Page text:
I need a place where we talk about hard things. A place where it is ok to be hurt, broken and a little jaded. I need a church that spurs me on to living toward the kingdom of heaven as it is on earth right now, and inspires me constantly with ways to better love my neighbors, enemies and people different than me. I need a place where there are people who don’t look like me, and where those people are given the space to teach, so the rest of us can learn from them. I need a place where we don’t just talk about the state of our hearts, where we talk about shalom, justice and living counter to the Empire. I need a place where we wrestle together with a faith that undoes me again and again, and yet still beckons me to hope.

If I’m going to bother going to church, to keep trying to live out my faith in a community of other believers, it better be a place that doesn’t just invite me to look inward, but constantly beckons me to look outward, past where it is safe and comfortable.

I believe it exists the sort of place we’re hoping for, I believe we can find it. I know there are no perfect churches, but I trust we can find a place, in this diverse city we are lucky enough to live in, where believers together do the hard things Christ asks of us: loving our neighbors and our enemies, welcoming the stranger, feeding the hungry and participating brick by brick in this slow and steady kingdom-building, strengthening and sharpening us in community along the way.

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About Beth:

Beth WatkinsBeth Watkins spent the last 6 years working in North and Sub-Saharan Africa with street children, refugees, and other vulnerable populations. She is currently settling back in the US with her immigrant husband and writes about living toward the kingdom of God and flailing awkwardly into neighbor-love at her website where her free e-book “For the Moments I Feel Faint: Reflections on Fear & Showing Up” is available.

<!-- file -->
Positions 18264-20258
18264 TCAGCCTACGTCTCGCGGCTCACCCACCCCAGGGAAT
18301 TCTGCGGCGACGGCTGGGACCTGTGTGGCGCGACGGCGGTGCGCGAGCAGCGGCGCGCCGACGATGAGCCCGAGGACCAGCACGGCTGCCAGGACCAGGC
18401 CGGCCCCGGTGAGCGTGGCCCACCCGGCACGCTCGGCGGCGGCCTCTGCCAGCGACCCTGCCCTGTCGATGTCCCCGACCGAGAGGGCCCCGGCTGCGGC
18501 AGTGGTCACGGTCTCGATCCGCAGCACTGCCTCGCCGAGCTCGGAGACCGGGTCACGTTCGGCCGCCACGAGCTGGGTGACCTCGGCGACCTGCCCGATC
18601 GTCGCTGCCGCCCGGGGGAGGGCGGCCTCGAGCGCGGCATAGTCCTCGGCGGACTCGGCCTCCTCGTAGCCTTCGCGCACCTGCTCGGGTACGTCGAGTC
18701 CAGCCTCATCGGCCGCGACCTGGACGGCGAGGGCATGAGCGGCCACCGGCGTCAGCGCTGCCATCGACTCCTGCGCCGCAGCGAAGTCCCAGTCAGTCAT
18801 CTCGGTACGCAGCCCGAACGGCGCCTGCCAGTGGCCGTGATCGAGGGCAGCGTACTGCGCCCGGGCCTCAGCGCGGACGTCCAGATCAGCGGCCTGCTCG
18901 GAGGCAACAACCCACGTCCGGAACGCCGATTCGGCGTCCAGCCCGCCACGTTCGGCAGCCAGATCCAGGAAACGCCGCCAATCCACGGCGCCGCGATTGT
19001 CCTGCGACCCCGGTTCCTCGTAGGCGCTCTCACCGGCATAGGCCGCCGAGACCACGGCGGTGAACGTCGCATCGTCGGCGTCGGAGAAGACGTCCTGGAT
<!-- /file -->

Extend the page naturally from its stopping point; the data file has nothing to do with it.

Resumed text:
You can also find Beth on Facebook and Twitter.

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  • Lynette Shortridge Humphrey

    Beth, this is hard ! May the Lord BLESS you with the heart knowledge of His Presence as you walk your faith journey! May the Holy Spirit comfort and heal you and your husband. May the Lord whisper His love and tenderness to you in the most unlikely personal ways only He can do. Thank you for your honesty and sharing your journey! Lynette

  • The slow, hard work of ministry in community is so worth it. I’m glad you’re invested in the effort!

  • I’m right there with you. And it encourages me that you’re not giving up on the church. I do think living overseas forever changes our expectations. I’m still working through that myself.;-)

  • Beth, I have heard this from so many friends who have lived abroad and returned home. I see it already here, the sacrifice that church is in the rest of the world, how we take it for granted in the West. So glad you are finding your way back to a community that wrestles with you. Praying you find just the right place!